Some days ago I came across a social game trailer showing how a young girl from a developing country run across a huge number of difficulties to get a bucket of clean water and to carry it home as soon as possible for being able to get back at school. The ‘difficulty’ manager – of course – is the player him/herself who helps the girl to jump across barriers, to collect water drops and avoid contaminating “factors” during her walk.
‘Learning by doing’ – this could describe the concept behind. Which probably is not the worst idea to transfer knowledge and inform. Hygiene, waste of clean water, prevention. .. combined with emotional willingness to “make it” and being rewarded (although just virtually) it is entertaining, fun and stimulating. And there is no real risk behind. If you fail, you just get another try, another ‘life’ – which makes it easy and safe.
What impact it might have
Unfortunately, the reality is different. There are many hidden dangers, somehow also unconsciousness, time issues, simple constraints based on the daily life rhythm. We all do things as we always did – also in the rich countries, and also knowing about ‘side effects’. It is not that easy to change behaviors. And it might even be difficult to place this game to the right target group as their daily duties and infrastructures may not always allow to spend time playing an online game. However, the idea and concept behind is promising – a systematic approach which combines education, awareness building, fun and motivation.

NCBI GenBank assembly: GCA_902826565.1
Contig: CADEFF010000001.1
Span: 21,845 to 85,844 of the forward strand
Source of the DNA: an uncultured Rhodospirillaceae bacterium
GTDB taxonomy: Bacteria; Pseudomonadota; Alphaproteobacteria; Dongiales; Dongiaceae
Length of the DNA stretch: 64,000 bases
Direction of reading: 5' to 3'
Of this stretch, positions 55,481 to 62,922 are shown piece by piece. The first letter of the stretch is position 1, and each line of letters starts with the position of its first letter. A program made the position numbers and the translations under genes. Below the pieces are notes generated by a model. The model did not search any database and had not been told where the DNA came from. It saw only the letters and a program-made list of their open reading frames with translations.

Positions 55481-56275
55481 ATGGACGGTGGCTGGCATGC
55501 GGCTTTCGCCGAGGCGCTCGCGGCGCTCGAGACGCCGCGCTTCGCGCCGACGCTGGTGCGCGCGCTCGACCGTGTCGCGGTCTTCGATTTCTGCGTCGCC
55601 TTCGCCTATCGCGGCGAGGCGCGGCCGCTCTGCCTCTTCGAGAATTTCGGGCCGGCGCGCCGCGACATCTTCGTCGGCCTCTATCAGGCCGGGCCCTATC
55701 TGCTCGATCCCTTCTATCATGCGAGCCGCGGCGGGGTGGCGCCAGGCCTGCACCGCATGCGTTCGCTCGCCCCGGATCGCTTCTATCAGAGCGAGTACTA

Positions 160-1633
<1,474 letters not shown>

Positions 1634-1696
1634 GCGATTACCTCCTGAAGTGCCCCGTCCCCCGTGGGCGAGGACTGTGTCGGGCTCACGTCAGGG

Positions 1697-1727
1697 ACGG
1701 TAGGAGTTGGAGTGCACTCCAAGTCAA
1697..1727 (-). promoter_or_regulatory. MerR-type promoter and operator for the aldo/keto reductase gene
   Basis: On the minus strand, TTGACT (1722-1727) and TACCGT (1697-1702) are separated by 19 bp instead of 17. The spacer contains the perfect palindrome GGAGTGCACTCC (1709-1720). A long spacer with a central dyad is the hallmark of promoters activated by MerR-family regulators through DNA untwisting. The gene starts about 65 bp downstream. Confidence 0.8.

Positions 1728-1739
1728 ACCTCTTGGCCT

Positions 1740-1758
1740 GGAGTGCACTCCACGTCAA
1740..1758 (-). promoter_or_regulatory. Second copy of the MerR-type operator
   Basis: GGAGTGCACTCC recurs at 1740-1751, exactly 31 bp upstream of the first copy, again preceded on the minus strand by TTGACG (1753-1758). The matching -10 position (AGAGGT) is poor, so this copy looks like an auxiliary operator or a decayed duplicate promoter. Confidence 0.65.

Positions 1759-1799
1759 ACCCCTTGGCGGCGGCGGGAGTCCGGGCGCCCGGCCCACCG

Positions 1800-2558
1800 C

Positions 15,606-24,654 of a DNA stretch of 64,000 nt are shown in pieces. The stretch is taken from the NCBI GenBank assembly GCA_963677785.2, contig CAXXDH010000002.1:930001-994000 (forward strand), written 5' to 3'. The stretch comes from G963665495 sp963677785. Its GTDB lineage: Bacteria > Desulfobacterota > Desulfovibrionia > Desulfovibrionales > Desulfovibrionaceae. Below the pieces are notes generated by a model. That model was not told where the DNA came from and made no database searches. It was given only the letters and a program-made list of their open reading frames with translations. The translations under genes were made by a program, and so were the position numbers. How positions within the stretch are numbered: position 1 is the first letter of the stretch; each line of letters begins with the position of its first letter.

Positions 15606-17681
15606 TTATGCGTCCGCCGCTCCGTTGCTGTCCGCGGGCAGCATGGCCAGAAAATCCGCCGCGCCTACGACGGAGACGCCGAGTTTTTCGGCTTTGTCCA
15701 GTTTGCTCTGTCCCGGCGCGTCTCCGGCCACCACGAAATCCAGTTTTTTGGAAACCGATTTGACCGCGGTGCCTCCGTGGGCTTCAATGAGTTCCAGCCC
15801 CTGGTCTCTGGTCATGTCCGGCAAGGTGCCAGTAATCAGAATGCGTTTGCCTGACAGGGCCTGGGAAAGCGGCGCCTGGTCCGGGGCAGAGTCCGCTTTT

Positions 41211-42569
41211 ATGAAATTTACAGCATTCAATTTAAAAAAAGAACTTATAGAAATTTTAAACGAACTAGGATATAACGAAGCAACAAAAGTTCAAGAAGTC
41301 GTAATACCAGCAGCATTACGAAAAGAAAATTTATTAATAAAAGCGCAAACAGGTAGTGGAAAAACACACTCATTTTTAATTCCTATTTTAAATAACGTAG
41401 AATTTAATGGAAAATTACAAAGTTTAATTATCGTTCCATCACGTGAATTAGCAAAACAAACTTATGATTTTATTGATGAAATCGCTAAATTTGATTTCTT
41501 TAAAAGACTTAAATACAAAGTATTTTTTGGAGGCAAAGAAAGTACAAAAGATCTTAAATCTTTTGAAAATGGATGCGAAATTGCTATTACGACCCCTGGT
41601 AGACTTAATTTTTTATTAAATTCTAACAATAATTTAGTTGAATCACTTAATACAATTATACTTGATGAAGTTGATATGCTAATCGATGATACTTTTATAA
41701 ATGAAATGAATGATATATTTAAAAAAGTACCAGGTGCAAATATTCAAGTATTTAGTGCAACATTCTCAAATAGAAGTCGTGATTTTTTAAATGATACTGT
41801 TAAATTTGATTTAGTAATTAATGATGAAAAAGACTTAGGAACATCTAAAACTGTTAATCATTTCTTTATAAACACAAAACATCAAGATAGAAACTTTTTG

For a real change there is needed more than just playing, just knowing about it. Real willingness to change and strength and power to do so. People who become active and are able to promote and convince others to do so, too – against the big stream.
This is certainly nothing, what a single social game can achieve.
But it might help to raise awareness – and maybe, among all potential players, meet at someone who really feels engaged to do more and has the power to change.
Want to know more on the water game?